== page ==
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Hong Kong Appeals Court Says Housing Authority Can’t Discriminate Against Some Same-Sex Couples

Hong Kong Appeals Court Says Housing Authority Can’t Discriminate Against Some Same-Sex Couples

Gay couple in Hong Kong
Phuong D. Nguyen/Shutterstock

The ruling came too late for one of the plaintiffs, whose husband continued the battle when he died by suicide before the courts could rule in their favor.

An appeals court in Hong Kong upheld a lower court ruling that the government unfairly discriminated against same-sex couples seeking to rent or own properties managed by the Public Housing Authority.

One case involved a Hong Kong couple married in Canada, and the second was a widower who carried on the case in part for his late husband who died by suicide during the ordeal of the four-year legal battle.

Hong Kong's Public Housing Authority (PHO) policy restricts residential use of its subsidized units to the owner or renter and members of their families. The PHO also refuses to recognize marriages or civil unions between same-sex couples granted outside the country. Two separate cases challenged the policy in the Court of First Instance, which ruled in their favor. Tuesday’s ruling in the Court of Appeals upheld the lower court rulings in those cases.

Hong Kong resident Nick Infinger and his husband sued in 2018 after their application to rent public housing was denied because the PHO did not recognize their Canadian wedding, the Hong Kong Free Press reported in 2020.

Likewise, Edgar Ng and his husband, Henry Li, filed suit in 2019 after they were told they could not participate in a subsidized homeownership program known as a Home Ownership Scheme (HOS) because their British marriage was also not recognized by the PHO.

The case of Ng and Li is particularly poignant. The pair became romantically involved in 2012 and married five years later in London in 2017. According to a statement from Li and his attorney, Mark Daly of Daly & Associates, anonymous letters complaining about the couple were sent to the PHO shortly after they started living together. Seeking to avoid the abuse and live peacefully together as a married couple, Ng used the HOS to purchase a home for the couple, only to be told a month later they did not qualify under the policy.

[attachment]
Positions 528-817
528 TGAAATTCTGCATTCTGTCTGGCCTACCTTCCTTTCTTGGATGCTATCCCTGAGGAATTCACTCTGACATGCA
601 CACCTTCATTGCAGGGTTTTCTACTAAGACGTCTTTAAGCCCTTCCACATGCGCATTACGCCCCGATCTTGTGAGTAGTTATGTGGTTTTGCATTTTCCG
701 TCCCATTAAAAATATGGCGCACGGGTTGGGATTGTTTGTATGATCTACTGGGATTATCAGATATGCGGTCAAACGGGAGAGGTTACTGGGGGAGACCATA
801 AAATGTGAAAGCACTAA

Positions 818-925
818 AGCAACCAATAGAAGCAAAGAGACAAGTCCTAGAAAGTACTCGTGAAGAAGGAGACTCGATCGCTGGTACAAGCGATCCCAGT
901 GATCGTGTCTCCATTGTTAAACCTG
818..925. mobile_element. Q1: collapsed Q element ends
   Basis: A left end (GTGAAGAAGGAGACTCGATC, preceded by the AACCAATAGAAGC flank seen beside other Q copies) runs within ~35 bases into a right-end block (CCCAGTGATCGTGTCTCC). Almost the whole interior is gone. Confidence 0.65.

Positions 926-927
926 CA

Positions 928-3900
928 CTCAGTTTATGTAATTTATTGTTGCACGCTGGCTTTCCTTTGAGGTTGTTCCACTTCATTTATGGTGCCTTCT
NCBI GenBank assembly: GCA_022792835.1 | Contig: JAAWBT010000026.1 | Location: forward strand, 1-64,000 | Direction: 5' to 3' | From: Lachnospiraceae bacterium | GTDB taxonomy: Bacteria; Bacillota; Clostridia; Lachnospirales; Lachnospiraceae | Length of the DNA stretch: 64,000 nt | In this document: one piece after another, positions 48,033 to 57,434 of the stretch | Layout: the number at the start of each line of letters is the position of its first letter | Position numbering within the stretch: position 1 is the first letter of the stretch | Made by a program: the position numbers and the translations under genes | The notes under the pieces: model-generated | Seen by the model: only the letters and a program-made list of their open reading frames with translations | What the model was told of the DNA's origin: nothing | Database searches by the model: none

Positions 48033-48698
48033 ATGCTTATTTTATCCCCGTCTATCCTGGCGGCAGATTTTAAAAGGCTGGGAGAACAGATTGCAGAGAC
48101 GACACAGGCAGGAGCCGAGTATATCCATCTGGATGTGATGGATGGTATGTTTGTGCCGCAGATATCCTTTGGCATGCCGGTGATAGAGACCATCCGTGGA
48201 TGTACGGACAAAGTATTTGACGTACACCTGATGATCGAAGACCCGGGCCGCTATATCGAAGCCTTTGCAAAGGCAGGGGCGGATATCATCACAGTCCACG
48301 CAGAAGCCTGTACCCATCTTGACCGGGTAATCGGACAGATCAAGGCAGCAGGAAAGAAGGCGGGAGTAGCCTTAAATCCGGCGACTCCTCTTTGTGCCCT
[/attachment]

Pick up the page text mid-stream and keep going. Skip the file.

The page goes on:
Sadly, the stress of the battles in court and with the PHO took its toll, and Ng died by suicide in December 2020. He did not live long enough to see the first court victory. Li continued the lawsuit, as well as filing an additional suit when the government would not allow him traditional post-death spousal rights, according to the Free Press. He dropped that lawsuit in 2021 after the government agreed to his demands.

“What Edgar and I wanted was simply to be able to live together in our own home lawfully,” Li said in a statement today. “This is a humble wish shared by many couples in Hong Kong. Sadly for us, it has been cruelly denied by the Housing Authority on the basis of sexual orientation. While I am grateful for today’s judgment, it also reminds me painfully that Edgar is no longer here to see this. We could no longer live together for which Edgar had fought so hard. It has been more than four years since this court case started. I sincerely hope that upon thoughtful consideration, the Housing Authority would not appeal and let this matter rest, and at last let Edgar rest in peace.”

“Discrimination not only inflicts oppressive legal and financial injustices on LGBT+ people, but also causes them irreversible emotional damage,” Daly said in a statement. “We strongly urge the government and other public authorities to take timely, proactive actions to respect fundamental human rights, including the right to freedom from discrimination on the ground[s] of sexual orientation.”

Last month, Hong Kong’s highest court, the Court of Final Appeal, dismissed an appeal from activist Jimmy Sham, who argued that he has a constitutional right to recognition of his marriage to another man.

The court ruled refused to recognize marriage equality but did find there is a need “for access to an alternative legal framework in order to meet basic social requirements” such as hospital and inheritance rights.

If you are having thoughts of suicide or are concerned that someone you know may be, resources are available to help. The 988 Suicide & Crisis Lifeline at 988 is for people of all ages and identities. Trans Lifeline, designed for transgender or gender-nonconforming people, can be reached at (877) 565-8860. The lifeline also provides resources to help with other crises, such as domestic violence situations. The Trevor Project Lifeline, for LGBTQ+ youth (ages 24 and younger), can be reached at (866) 488-7386. Users can also access chat services at TheTrevorProject.org/Help or text START to 678678.

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